Circled around a living room, sipping coffee, five long-acquainted couples grappled with their stark differences on a topic they would have skirted in the past but now cannot avoid - abortion. Like other South Dakotans, people in this tiny farming town are confronting a historic opportunity on Nov. 7. They'll sway a tortuous national debate by making a choice no statewide electorate has faced before: whether to approve a sweeping ban on virtually all abortions.
"None of us think abortion is a desirable thing," said Tom Dean, a family physician who hosted the discussion along with his wife, Kathy. "But it's not a problem for government to solve by passing a rigid law."
Yet Lynn Ogren, who helps her husband run a sheep and cattle ranch, choked up with emotion as she explained her support for the ban. "I value every child's life, whether it's from a rape or not," she told her friends. "Who's fighting for these kids?"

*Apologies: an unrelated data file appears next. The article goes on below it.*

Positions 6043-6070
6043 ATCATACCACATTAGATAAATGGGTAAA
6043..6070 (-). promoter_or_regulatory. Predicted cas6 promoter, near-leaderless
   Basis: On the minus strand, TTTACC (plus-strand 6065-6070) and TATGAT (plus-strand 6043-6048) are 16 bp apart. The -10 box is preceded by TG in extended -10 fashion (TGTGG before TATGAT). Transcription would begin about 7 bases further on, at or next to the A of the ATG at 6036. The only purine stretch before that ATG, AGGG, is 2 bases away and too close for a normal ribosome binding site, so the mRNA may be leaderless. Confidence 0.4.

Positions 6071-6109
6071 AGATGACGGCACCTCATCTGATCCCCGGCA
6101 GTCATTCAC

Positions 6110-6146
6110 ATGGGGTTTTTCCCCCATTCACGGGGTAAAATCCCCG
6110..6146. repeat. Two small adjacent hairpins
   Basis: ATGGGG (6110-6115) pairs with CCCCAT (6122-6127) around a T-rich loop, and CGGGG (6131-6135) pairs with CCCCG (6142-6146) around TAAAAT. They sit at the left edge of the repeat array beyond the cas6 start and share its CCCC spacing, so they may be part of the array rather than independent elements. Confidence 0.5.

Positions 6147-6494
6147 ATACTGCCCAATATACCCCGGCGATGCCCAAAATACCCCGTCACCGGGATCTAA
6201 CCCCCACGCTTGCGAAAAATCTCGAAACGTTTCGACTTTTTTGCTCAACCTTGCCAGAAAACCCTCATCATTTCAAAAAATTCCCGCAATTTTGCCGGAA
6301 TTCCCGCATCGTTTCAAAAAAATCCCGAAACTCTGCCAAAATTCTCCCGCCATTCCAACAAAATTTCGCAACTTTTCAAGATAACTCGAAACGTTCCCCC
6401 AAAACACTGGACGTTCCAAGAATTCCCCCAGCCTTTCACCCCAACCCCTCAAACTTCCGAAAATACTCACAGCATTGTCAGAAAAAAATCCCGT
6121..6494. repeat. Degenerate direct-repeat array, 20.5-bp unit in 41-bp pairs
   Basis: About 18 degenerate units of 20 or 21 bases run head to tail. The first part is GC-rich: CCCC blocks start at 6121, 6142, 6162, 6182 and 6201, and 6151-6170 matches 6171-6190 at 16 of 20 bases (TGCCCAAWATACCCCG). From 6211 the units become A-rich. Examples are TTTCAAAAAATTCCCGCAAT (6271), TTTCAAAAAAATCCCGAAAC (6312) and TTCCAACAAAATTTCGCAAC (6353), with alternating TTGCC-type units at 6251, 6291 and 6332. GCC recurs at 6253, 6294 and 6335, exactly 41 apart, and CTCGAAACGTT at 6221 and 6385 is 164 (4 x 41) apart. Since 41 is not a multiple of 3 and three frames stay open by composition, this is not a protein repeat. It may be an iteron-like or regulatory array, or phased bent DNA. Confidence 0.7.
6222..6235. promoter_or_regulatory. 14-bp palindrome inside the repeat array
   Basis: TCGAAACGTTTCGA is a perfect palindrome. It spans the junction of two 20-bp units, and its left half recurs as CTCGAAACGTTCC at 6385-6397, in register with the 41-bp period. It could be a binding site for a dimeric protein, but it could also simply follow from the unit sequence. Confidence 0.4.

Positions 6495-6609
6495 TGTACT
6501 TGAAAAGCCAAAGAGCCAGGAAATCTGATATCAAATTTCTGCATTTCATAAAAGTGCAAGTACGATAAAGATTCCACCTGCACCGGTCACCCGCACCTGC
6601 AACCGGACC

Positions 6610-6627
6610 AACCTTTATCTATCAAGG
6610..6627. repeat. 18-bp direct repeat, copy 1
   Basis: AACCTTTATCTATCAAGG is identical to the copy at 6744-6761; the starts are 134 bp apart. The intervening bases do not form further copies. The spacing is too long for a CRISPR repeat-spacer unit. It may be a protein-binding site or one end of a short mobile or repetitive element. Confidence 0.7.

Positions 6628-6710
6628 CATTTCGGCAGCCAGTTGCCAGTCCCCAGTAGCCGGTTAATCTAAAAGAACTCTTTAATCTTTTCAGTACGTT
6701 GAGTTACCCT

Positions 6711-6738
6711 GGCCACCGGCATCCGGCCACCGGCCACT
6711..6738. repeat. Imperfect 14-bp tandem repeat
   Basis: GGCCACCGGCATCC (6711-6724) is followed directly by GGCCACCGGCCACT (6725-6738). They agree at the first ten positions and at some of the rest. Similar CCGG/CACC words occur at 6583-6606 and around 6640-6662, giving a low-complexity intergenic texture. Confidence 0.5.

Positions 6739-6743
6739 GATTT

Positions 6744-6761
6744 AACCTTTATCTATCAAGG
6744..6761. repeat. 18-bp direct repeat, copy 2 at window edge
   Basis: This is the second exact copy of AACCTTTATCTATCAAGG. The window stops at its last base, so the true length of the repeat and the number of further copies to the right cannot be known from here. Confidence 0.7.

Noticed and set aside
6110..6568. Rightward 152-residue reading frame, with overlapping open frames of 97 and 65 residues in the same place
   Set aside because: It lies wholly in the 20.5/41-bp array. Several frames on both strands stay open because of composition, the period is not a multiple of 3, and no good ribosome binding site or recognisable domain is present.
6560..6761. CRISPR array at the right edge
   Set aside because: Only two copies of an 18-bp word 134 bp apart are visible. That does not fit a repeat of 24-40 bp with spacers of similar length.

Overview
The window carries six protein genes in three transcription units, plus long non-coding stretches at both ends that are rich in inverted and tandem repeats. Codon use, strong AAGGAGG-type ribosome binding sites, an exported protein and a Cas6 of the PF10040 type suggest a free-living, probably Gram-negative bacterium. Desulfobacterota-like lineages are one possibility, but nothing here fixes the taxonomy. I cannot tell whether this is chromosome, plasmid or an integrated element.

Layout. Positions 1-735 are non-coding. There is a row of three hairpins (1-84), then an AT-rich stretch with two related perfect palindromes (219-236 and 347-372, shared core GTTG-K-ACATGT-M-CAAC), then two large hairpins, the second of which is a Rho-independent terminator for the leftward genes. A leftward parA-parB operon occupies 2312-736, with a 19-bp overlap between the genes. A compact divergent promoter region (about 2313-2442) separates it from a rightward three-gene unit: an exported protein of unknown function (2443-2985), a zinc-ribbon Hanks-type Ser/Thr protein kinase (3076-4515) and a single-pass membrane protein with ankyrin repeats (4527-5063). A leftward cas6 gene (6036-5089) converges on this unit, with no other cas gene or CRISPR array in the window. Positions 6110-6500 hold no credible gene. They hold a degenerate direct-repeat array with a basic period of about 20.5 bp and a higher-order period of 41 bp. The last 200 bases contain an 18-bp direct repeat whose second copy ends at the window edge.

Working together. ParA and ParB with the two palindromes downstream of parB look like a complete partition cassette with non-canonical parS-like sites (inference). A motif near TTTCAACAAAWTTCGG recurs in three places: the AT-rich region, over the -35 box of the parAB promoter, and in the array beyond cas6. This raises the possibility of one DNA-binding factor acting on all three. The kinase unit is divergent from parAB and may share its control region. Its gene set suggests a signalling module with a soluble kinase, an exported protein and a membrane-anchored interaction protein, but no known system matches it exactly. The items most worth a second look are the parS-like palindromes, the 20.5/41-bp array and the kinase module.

The measure would allow abortions only to save a pregnant woman's life. It makes no exception for other health concerns, or for cases of rape or incest; a doctor performing illegal abortions could face five years in prison.
The Legislature passed the law overwhelmingly in February, expecting it to be challenged in court and perhaps lead to a U.S. Supreme Court reversal of the 1973 Roe v. Wade decision legalizing abortion. Instead of suing, opponents swiftly collected signatures to force a referendum; the law will be scrapped if voters reject it. [....snip] Forbes